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The other red, white, and blue (The South Korean Flag)


Not the brilliant movie made back in 2004, but the national flag of South Korea. The name comes from the 태국 circle found in the middle of the flag. Take note of the yin-yang circle and how it flows counterclockwise and is horizontally aligned; as opposed to the vertically aligned clockwise Taoist symbol. Koreans have a unique interpretation of the symbol, in particular. However, one unifying theme between the Chinese and Korean symbol is “balance”. Below is a specific breakdown and interpretation of symbols:

Flag Meaning

Below is a collection of previous versions of the flag. Note the eight trigrams instead of the modern four. I guess even back then Koreans were cutting corners in the name of efficiency (joking!). It is interesting to see the change in number of trigrams, color, and yin-yang alignment. The flag on the bottom right is supposedly what was flown during the filming of M*A*S*H.

Korean Flag collection
While the history of the Korean flag is somewhat debated, a few facts can be mutually agreed upon. The flag that we know of today is commonly attributed to Korean ambassador to Japan 박영효 (Park Yeong-Hyo) in 1882. March 6 1883 is the official day that 고종 광무제 (King Gojong) declared it the national flag.

However, during the Japanese occupation of Korea, specifically from 1910 to 1948, the flag was banned. This didn’t stop Koreans from creating makeshift flags in the name of nationalism. To unify these flags under a single standard, a national flag code was penned June 29, 1942. From that point on, a specific distance ratio and size perspective had to be followed. However, due to the ruling being made in exile, the new code went largely unknown to the general population. Afterwards, the flag was re-codified officially and in Korea in October of 1949. However, a few small changes were made in 1950 and again in 1984 at which time the present version of the flag was finalized.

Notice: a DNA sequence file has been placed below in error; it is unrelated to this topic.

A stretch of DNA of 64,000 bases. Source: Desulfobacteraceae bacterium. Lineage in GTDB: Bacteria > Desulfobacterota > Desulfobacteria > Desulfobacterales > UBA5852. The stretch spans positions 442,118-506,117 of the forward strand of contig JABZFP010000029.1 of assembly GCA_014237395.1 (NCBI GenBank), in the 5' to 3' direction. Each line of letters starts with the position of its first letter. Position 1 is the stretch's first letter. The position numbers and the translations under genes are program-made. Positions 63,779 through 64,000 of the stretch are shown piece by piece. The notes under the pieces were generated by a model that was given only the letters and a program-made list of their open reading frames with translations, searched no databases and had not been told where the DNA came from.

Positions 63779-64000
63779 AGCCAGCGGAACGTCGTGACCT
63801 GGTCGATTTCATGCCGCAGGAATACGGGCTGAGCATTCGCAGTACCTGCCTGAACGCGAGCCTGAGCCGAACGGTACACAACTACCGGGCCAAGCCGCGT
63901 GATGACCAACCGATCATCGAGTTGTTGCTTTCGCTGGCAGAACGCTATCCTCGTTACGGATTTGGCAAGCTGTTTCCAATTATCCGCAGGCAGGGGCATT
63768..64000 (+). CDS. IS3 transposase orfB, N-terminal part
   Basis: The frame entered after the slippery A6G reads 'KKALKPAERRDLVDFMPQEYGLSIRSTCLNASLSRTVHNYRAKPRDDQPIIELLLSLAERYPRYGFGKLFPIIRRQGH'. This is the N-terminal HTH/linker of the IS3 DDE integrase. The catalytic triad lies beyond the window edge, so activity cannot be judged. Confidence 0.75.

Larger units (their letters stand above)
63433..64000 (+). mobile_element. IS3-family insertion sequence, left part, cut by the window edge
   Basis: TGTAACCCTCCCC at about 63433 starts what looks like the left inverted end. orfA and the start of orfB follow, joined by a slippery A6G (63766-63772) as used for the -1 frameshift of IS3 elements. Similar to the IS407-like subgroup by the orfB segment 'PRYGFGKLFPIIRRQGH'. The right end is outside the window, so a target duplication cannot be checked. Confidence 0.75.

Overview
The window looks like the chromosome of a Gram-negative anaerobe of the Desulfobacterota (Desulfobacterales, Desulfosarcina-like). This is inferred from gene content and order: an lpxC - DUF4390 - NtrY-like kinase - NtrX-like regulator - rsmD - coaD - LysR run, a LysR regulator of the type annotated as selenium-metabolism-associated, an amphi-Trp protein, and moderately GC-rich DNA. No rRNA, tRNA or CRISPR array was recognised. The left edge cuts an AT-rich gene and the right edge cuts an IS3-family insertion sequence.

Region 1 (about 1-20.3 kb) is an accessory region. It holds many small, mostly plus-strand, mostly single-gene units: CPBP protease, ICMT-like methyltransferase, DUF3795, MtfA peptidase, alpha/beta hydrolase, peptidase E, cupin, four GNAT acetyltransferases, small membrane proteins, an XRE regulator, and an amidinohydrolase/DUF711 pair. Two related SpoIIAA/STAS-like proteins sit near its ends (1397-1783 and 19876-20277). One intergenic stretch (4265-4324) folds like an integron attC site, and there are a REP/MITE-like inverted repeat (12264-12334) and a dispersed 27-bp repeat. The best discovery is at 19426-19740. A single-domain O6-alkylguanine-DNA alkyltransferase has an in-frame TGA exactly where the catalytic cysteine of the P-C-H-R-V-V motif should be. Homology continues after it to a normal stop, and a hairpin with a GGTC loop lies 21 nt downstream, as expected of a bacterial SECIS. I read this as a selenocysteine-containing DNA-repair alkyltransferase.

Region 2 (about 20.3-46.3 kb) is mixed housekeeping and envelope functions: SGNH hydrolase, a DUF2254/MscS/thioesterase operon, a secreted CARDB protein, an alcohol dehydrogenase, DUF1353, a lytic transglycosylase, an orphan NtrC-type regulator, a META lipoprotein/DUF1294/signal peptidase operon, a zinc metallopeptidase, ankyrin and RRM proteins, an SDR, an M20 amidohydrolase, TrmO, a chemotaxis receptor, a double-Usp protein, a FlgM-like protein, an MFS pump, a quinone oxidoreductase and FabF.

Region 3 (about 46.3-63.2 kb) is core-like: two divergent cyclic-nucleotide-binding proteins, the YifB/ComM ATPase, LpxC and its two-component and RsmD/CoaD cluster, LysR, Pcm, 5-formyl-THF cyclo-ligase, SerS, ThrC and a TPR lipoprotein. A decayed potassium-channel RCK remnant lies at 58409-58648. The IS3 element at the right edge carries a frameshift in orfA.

South Korean national flag

My first encounter with this flag was in junior high. My friend was enrolled in a taekowndo class and in his room, he had the Korean flag pinned to his wall. I recall that his older brother came into the room one day while we were hanging out and corrected him by pointing out that the flag was upside down. I can remember the few of us in the room stopped talking and stared intently on the flag. I’m sure I looked like a Cocker Spaniel with my head tilted trying in vain to figure out if he was just being a jerk or if he was serious. I remember thinking, “How can you even tell?”. Call it ethnocentrism at its finest, but perhaps I should have paid more attention. I suppose I would offended if someone flew the American flag upside down and then blew off a simple correction. This brings me to my question for the day: How serious do Koreans take their flag? Is it a big deal or just decoration? How do Koreans feel about the Unification Flag?

I can say with confidence that the American flag is one of great importance to most Americans. Don’t even get me started on the Texas flag. To prove that point, I’ll leave you with this image.

Texan Pride